All of your favorite Android web browsers are back for an epic, Ice Cream Sandwich-y rematch.
A few months back, we pitted a handful of the most popular Android browsers against each other to find out which was the best. We weren’t able to agree on a single winner, but some browsers certainly did better than others – “others” primarily being the default/stock browser. Now that the browsers have had some time to recover with a few fresh updates, we’re back for another showdown! And most importantly, we listened to your feedback.
There were an awful lot of requests for some dual-core benchmarking, so we now have two devices to test the browsers: the single-core Nexus S and a dual-core Galaxy Nexus. Both are completely stock and are running Android version 4.0.4, Ice Cream Sandwich.
Some of you are probably thinking, “What good is a dual-core phone now that quad-core devices are here?” The HTC One X is the only quad-core phone available right now (and the North American version is dual-core), and there are only a small handful of quad-core tablets. Furthermore, we don’t need a quad-core device to test the scalability of a browser – a dual-core phone will do just as well. Plus, the Galaxy Nexus represents a very good average of the most popular devices out there (dual-core CPU, 1 GB of RAM, 720p display, etc).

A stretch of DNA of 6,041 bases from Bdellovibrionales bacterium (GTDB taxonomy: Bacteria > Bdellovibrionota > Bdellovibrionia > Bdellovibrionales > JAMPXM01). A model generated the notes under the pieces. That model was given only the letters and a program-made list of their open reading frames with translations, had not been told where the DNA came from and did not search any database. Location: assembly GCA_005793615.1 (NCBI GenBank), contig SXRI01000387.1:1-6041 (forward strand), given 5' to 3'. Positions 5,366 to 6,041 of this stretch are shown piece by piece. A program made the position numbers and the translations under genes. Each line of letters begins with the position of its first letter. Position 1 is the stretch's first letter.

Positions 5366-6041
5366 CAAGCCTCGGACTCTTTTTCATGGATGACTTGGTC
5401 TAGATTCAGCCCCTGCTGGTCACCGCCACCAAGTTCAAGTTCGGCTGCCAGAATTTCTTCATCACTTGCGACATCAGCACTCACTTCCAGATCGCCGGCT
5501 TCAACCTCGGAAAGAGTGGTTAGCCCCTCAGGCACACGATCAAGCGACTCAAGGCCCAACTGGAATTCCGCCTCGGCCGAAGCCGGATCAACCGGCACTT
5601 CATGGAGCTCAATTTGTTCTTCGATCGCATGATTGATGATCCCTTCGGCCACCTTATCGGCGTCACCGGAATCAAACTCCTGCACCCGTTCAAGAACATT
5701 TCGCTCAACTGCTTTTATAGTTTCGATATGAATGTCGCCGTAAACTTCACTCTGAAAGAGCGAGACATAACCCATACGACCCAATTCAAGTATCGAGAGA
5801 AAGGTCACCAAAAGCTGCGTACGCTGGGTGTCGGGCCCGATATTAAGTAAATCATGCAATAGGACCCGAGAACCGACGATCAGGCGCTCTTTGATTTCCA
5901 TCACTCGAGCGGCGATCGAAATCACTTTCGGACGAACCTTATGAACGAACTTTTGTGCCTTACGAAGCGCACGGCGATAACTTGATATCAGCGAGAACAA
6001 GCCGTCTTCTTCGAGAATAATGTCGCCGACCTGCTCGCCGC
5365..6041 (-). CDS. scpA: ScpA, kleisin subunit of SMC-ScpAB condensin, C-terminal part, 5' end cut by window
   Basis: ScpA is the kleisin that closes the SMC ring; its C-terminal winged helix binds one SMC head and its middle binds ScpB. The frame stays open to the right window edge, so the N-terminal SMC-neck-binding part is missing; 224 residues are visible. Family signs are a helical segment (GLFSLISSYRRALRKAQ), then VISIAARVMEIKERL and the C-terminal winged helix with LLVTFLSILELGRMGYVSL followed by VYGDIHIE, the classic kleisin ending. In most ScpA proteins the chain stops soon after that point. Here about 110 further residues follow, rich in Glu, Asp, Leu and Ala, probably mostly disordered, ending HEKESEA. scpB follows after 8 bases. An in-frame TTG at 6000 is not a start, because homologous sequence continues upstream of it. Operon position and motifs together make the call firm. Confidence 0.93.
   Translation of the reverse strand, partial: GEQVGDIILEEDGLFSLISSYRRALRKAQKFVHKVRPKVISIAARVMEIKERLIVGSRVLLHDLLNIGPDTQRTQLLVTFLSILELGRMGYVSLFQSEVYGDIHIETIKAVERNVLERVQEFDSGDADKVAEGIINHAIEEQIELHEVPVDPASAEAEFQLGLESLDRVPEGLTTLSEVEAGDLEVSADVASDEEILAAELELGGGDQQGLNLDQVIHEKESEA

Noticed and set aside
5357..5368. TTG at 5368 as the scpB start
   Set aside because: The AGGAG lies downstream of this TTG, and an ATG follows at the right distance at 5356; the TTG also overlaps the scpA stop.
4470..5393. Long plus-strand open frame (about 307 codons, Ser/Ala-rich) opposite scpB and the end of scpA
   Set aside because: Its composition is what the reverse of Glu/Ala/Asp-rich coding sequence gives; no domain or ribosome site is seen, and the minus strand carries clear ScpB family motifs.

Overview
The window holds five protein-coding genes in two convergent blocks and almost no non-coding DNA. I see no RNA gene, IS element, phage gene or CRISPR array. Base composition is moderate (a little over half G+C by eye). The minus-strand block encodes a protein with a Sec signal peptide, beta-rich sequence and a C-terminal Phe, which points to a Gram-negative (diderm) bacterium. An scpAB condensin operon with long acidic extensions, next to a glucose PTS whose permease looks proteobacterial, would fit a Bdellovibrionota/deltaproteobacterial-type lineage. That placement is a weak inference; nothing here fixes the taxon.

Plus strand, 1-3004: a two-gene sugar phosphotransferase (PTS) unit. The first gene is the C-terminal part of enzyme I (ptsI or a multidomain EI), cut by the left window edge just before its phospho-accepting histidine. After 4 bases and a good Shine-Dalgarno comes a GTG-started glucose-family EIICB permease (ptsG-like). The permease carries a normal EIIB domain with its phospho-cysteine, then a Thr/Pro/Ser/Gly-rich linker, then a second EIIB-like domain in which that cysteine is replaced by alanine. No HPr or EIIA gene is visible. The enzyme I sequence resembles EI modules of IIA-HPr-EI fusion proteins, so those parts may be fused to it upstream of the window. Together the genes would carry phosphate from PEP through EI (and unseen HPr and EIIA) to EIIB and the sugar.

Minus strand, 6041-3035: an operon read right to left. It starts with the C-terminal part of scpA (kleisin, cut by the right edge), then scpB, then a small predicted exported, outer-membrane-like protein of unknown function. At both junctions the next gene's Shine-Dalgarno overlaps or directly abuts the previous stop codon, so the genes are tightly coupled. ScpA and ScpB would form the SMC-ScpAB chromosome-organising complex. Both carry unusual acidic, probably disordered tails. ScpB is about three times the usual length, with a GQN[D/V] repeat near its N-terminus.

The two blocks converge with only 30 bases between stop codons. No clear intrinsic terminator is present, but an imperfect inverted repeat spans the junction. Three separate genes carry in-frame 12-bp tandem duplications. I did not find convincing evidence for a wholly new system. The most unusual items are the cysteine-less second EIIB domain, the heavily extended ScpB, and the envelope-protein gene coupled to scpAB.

Of all the browsers we’re retesting today, the stock browser has seen the most significant updates. Going from version 2.3.6 to 4.0.4 brought things like hardware acceleration and better system integration. The stock browser might actually have a chance this time.
Google’s very own Chrome Beta is a newcomer to this battle, and even though it’s still in the beta stage, we feel it’s important to test it out since it’s possible that Google will be using it to replace Android’s current default browser. We’re testing build 0.18.4409.2396.
Firefox 10 (we’re testing version 10.0.4) was supposed to be a major improvement over its predecessor. While it has received a handful of performance improvements, one feature that we were eagerly looking forward to has been left out - Flash.
Dolphin HD was one of our favorites last time around, and since then, it has had a few new features bolted on as well as some hefty performance improvements. This is version 8.0.1.
Dolphin Mini is the lightweight counterpart to Dolphin HD. If high-powered web browsing does indeed require a dual-core device, then Dolphin Mini might be exactly what our Nexus S is looking for. We’re testing version 2.3.
This is Opera Mobile version 12.0.2. It has had a bit of a facelift since we last saw it, though nothing all that dramatic. It has also seen a few performance upgrades as well as a heck of a lot of web compatibility features.
Last time around, Opera Mini set the record for fastest browser but fell very short when it came to web page compatibility. We’ll see if version 7.0.2 can improve on that while remaining the fastest.
There were a lot of requests for us to test specific browsers last time, but we just don’t have the time to test every single one. xScope received the most requests, so we feel it deserves a place in the ring. This is version 6.50.
If we’re being honest, we didn’t have very high hopes for Skyfire in the last faceoff, but it turned out to be a very well-rounded contender. Of all the browsers we’re testing today, Skyfire is the only one that hasn’t been updated. It’s still version 4.1.0.